Also, while I actually kind of like this, when the dictionary does work, it’s only going to show you the Japanese definition in Japanese. I’ve always thought reading these is a good way to study Japanese, but for some it will be a deal breaker. It will always show the readings of words so you can look them up on jisho or something, though (that is unless it’s having one of its conjugation issues, though you can select the individual kanji, get the reading, and look it up from there).
Lastly, if you thought readings would help, sometimes they’re just plain wrong… well, they’re right, but not for the word you’re trying to look up. I found several instances of this, which makes me think that beginners will want to stay away. Intermediate / advanced students should be able to figure out when something doesn’t look right, though.
Issue #2: No Copy/Paste
Many of the ebooks highlight too much (and you aren’t able to adjust it)
This is somewhat the same as Issue #1. If you can’t copy and paste words, it’s harder to look them up. You’ll need to have a computer nearby / available to look things up with, making it a little less convenient for those of you who don’t want to bring your iPad and laptop to the coffee shop. Them first world problems, mang.
But, It does work…
… and I think it will get better. At least, one can hope and dream. If you were just allowed to use the built in dictionary instead of whatever they’re providing, and if only the dictionary worked more of the time, you’d have yourself a nice tool to study with. Once this is compatible with your computer – oh man, forget about it – it’ll be amazing.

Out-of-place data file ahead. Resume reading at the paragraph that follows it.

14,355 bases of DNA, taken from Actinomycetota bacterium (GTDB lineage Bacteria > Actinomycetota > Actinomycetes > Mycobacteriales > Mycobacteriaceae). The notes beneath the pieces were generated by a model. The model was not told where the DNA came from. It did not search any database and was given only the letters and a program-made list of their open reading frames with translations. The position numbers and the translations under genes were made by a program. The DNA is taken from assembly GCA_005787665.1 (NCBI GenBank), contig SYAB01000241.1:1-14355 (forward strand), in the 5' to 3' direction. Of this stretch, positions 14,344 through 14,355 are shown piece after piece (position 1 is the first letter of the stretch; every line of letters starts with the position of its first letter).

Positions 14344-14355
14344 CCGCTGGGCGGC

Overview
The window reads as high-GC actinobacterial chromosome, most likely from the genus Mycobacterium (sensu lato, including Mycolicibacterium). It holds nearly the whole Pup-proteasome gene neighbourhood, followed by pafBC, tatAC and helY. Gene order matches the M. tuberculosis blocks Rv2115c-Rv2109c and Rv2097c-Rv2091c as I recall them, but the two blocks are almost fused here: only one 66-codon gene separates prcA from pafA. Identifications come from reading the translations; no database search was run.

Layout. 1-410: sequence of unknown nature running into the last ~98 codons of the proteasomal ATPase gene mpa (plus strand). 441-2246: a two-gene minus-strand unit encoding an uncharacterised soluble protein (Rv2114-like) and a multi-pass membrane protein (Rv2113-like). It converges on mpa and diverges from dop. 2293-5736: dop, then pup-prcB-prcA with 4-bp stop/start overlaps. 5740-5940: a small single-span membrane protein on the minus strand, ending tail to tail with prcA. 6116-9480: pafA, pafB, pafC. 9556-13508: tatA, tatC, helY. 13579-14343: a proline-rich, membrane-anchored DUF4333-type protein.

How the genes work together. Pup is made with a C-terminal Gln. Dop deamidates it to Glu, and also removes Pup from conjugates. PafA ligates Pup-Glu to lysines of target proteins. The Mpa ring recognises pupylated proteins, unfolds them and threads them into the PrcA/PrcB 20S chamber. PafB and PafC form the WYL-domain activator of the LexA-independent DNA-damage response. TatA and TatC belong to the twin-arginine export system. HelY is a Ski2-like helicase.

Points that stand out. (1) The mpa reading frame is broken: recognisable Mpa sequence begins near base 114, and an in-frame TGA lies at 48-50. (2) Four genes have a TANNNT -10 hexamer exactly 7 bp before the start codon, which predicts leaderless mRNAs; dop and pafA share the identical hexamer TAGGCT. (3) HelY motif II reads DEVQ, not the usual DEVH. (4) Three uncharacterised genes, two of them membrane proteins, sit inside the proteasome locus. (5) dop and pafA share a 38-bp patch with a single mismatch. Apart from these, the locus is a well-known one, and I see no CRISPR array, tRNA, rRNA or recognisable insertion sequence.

Studying with Japanese ebooks is like a dream come true, too. So long as you have the kanji skills it will allow you to study Japanese anytime anywhere. Here’s one method on how to study with Japanese Kindle books:
- Read through as much as you can in one sitting. Depending on your level, that could be 1 page or 20 pages (or more). Highlight / write down the words / kanji you don’t know somewhere else. I use Evernote for this.
- Look up, study, and learn said words that you wrote down. Put them into an SRS (Anki, perhaps?).
- After you’ve studied the things you didn’t know, try to read through it again. This time mark the words you still don’t know and study them again.
- After you can read the pages comfortably-ish, read it out loud. Reading out loud is much better practice and you’ll figure out what you do or don’t know. There’s a reason why they make kids read their books out loud while they’re learning to read.
- Rinse and repeat.
The key here is to do this a little bit every day. Small, consistent steps will make for big progress in the long run. Can you imagine what your Japanese would be like even if you only studied and did this to one page per day? In a year you’d know a lot of words, become much more familiar with grammar, and be able to read a lot more. Most people sit around doing nothing for a year. This kind of study really does make a difference as long as you do it every day. Plus, it will get faster and faster (or you’ll be able to study more and more) as you get better at it.
While it does have its flaws, this is a pretty nice way to study. It certainly beats studying with a physical book (in my opinion), and it is bound to get better (I hope). Literally all I want is a desktop / browser version to be compatible with the Japanese language books. If that exists and you can copy paste words I will be a happy little boy. For now, I can see past the problems and still get a lot out of it.
Also, getting this on other Kindle stores would be nice too. Not everyone is in the USA, though I imagine like many other things it will eventually make its way onto other Kindle Stores as well (at least we can dream).
If you’re a high-intermediate or advanced learner of Japanese, I highly recommend giving this a shot. If you’re more on the beginner side of things and know less than… oh, let’s say 750-1000 kanji at the moment, keep studying your kanji until you’re ready. I hear WaniKani is sending out invites more speedily now (wink wink nudge nudge).